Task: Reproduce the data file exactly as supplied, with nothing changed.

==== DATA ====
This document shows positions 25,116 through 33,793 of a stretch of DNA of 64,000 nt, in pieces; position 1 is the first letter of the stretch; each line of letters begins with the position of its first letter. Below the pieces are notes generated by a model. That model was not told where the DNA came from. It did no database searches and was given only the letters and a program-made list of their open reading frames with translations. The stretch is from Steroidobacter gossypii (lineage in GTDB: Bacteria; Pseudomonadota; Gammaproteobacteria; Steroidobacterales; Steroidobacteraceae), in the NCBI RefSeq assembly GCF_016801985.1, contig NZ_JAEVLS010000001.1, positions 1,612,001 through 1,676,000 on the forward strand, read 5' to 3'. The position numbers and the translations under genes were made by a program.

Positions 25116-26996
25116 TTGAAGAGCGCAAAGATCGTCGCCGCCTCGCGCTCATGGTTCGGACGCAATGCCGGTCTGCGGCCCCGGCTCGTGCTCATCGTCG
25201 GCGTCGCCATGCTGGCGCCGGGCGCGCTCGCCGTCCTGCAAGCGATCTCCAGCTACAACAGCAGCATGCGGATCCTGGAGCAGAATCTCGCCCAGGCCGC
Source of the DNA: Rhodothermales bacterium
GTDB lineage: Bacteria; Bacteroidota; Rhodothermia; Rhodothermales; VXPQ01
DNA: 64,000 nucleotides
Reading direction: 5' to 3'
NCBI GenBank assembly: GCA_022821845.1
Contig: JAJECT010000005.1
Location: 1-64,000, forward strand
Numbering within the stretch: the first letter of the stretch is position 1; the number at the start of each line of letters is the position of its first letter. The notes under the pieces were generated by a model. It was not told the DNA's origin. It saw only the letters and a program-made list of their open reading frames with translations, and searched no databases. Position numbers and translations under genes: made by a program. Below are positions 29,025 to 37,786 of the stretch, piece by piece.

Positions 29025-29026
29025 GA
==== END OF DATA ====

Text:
This document shows positions 25,116 through 33,793 of a stretch of DNA of 64,000 nt, in pieces; position 1 is the first letter of the stretch; each line of letters begins with the position of its first letter. Below the pieces are notes generated by a model. That model was not told where the DNA came from. It did no database searches and was given only the letters and a program-made list of their open reading frames with translations. The stretch is from Steroidobacter gossypii (lineage in GTDB: Bacteria; Pseudomonadota; Gammaproteobacteria; Steroidobacterales; Steroidobacteraceae), in the NCBI RefSeq assembly GCF_016801985.1, contig NZ_JAEVLS010000001.1, positions 1,612,001 through 1,676,000 on the forward strand, read 5' to 3'. The position numbers and the translations under genes were made by a program.

Positions 25116-26996
25116 TTGAAGAGCGCAAAGATCGTCGCCGCCTCGCGCTCATGGTTCGGACGCAATGCCGGTCTGCGGCCCCGGCTCGTGCTCATCGTCG
25201 GCGTCGCCATGCTGGCGCCGGGCGCGCTCGCCGTCCTGCAAGCGATCTCCAGCTACAACAGCAGCATGCGGATCCTGGAGCAGAATCTCGCCCAGGCCGC
Source of the DNA: Rhodothermales bacterium
GTDB lineage: Bacteria; Bacteroidota; Rhodothermia; Rhodothermales; VXPQ01
DNA: 64,000 nucleotides
Reading direction: 5' to 3'
NCBI GenBank assembly: GCA_022821845.1
Contig: JAJECT010000005.1
Location: 1-64,000, forward strand
Numbering within the stretch: the first letter of the stretch is position 1; the number at the start of each line of letters is the position of its first letter. The notes under the pieces were generated by a model. It was not told the DNA's origin. It saw only the letters and a program-made list of their open reading frames with translations, and searched no databases. Position numbers and translations under genes: made by a program. Below are positions 29,025 to 37,786 of the stretch, piece by piece.

Positions 29025-29026
29025 GA